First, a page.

Against this background, it is EMEC’s view that public intervention in the market, should it come from the EU or Member States, should foster durable and structural improvements in the way the European industry operates and compete in the global arena, making it able to meet widely shared policy goals in the general interest.
A combination of Legislative driven demand and market driven demand is important for public intervention. The legislative approach and also the market demand needs to mix public interest with easier access to state and EU resources. With this in mind, EMEC expects that all policies aimed at facilitating access to resources for research, development and innovation, achieving better ships performances (retrofitting), and developing and making available new technologies (particularly green technologies) shall be pursued through a constant dialogue with various European Commission Services.
As a practical example elements of the Motorways of the Sea could be launched with innovative technologies either retrofitted onto existing ships or deployed on newbuilds showcasing the achievements of the European maritime industry internationally.
Climate change and environmental protection will be one of the main subject areas at SMM 2010. In what technologies do the maritime industries have a pent-up demand?
Demand is generated in a two-fold approach. There is legislative generated and market driven demand. The Ballast Water Convention is an example of this legislative generated demand. Between now and 2016 there will be increased demand for ballast water treatment systems as a result of the convention.
Market driven demand can be generated by ship-owners thinking in the long term and not just for legislation. They wish to build something which goes above and beyond what is currently expected in order that their ships can operate at a premium. Sustainable thinking and entrepreneurial extrapolation will drive up the demand for greener, cleaner and safer marine equipment.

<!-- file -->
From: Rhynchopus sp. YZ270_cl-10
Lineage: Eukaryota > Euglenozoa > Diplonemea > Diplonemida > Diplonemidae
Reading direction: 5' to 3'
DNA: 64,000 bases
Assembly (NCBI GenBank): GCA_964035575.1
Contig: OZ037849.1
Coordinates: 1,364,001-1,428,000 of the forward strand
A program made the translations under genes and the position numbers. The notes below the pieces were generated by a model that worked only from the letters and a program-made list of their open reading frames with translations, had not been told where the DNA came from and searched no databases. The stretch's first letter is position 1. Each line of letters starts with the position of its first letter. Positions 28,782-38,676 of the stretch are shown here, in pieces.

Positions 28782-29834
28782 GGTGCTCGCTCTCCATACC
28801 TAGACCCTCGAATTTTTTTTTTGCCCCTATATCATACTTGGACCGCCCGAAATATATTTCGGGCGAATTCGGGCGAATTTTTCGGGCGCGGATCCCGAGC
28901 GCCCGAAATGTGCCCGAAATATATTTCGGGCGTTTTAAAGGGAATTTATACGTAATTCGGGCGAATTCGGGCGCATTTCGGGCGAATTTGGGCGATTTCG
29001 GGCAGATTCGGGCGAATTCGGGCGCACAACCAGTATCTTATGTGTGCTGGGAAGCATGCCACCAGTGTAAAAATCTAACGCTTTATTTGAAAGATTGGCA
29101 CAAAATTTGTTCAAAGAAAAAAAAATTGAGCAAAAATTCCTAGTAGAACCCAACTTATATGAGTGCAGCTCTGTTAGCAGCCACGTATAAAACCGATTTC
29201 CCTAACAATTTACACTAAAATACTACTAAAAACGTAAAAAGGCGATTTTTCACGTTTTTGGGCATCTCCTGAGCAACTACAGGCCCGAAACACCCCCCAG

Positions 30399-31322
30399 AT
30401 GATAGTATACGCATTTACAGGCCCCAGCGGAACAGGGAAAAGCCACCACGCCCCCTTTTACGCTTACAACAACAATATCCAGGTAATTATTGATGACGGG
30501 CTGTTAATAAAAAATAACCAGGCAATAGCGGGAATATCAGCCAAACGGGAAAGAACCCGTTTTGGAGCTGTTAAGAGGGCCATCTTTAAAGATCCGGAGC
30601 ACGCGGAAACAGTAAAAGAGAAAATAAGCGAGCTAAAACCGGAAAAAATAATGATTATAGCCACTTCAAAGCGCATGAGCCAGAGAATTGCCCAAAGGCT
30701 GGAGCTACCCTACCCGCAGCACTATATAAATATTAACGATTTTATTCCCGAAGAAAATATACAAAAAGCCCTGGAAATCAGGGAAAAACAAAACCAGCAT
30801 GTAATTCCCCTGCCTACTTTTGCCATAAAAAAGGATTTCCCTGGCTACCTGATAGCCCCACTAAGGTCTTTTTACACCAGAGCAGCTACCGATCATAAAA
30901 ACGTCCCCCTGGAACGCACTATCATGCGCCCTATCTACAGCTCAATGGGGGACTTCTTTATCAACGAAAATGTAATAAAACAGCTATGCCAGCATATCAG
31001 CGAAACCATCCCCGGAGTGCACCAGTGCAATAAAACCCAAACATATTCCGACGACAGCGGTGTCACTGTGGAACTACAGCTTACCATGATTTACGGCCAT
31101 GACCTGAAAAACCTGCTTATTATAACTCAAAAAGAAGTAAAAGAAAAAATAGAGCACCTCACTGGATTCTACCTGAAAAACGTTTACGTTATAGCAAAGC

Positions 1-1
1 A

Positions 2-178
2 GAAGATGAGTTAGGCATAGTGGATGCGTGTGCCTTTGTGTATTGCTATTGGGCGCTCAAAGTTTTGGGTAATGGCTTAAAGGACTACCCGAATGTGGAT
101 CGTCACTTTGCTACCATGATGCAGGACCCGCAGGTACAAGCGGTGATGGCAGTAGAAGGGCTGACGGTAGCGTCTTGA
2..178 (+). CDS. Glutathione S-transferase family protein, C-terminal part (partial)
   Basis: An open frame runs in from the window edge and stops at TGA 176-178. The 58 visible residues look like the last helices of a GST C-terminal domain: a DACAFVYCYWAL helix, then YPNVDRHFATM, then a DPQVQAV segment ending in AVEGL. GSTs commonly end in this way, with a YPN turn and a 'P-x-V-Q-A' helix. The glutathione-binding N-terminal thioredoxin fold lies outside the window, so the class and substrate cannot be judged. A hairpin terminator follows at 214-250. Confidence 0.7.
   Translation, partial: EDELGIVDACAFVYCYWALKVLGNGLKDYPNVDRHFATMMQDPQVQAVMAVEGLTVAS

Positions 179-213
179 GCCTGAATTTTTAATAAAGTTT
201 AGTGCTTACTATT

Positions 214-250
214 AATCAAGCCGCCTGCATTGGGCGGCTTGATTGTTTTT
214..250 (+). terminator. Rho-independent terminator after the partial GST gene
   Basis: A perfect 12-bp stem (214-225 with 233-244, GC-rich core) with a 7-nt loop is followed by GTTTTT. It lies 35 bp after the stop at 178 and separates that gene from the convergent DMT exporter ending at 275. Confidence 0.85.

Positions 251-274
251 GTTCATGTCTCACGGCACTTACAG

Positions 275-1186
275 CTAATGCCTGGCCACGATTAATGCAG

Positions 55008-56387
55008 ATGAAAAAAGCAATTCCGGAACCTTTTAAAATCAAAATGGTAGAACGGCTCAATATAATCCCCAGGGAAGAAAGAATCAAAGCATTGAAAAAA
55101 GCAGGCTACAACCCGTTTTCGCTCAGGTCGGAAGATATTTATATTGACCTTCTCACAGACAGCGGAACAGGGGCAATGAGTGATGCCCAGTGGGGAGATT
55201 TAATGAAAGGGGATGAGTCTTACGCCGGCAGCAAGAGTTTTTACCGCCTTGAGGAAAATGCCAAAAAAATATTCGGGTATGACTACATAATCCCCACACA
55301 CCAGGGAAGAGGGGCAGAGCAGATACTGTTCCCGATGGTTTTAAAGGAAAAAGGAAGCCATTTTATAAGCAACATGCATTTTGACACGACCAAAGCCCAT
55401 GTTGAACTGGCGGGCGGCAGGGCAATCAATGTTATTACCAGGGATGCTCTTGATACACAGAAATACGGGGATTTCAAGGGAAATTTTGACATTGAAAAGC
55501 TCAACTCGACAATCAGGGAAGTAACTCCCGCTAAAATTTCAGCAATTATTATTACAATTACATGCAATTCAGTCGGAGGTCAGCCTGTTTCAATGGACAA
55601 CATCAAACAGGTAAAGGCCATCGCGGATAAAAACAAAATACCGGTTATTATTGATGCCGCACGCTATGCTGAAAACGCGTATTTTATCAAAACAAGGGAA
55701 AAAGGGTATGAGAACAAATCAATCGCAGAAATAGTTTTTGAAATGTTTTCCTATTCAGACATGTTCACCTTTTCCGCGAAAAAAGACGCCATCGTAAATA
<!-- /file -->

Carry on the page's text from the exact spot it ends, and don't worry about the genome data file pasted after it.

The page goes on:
In what areas do you expect to see a further tightening of environmental and safety regulations, which will lead to innovation?
The main area where a further tightening of environmental and safety regulations will likely be seen is in relation to emissions: Sox, NOx and CO2. This will ultimately lead to smart operation of ships and decision support. The global economy will generate more demand which will require well managed and optimized supply systems, integrated infrastructure on shore and offshore, route optimization and the retrofitting of ‘green technologies’ on board existing vessels with the result of promoting innovation.
The global maritime environmental congress at SMM 2010 will be the first congress exclusively concerned with climate and environmental protection from the maritime point of view. What are the focuses of the EMEC contribution?
EMEC’s contribution for GMEC will be a presentation given by the Chairman of the EMEC Working Group for Climate Change and Environment. Amongst other things the presentation will highlight EMEC’s Green Ship Technology Book which looks at ‘green technology’ from a neutral standpoint.
We appreciate that the initiative is attempting to enlarge the SMM exhibition to shipping and creating networking opportunities under a green umbrella. However, we believe that the contribution and role of the marine equipment suppliers is not properly recognized. EMEC believes that any similar congress should not miss the opportunity to integrate properly in the organizing committee and programme marine equipment company representatives. Without their presence it would be like a ship without an engine, the absence of the real drivers of the green discussion.
GMEC is a good initiative to be improved and EMEC and the marine equipment industry are ready and willing to play an active role and cooperate with this congress in the future.
Marine equipment suppliers have become increasingly involved in the offshore sector since the boom in deep sea oil exploration and wind power plants at sea. What do you expect to see in this sector in the wake of the oil catastrophe in the Gulf of Mexico? What developments have to be prioritized?
Safety is something which always has to come first. The deeper you go the safer the technology has to be in order to mitigate the threat of manmade disasters. The spill in the Gulf of Mexico can only teach the global maritime community a lesson. That is to build upon the mistakes which have been made and ensure that the technology, process and practices for everybody involved is working at its optimum to make sure that this will not happen again. It is also important to promote the standardization of equipment which will allow it to be used on any ship in any situation regardless of who has built it.
Brussels, 30th of August 2010The interview was conducted by Dr. Uwe Cardaun on behalf of Hamburg Messe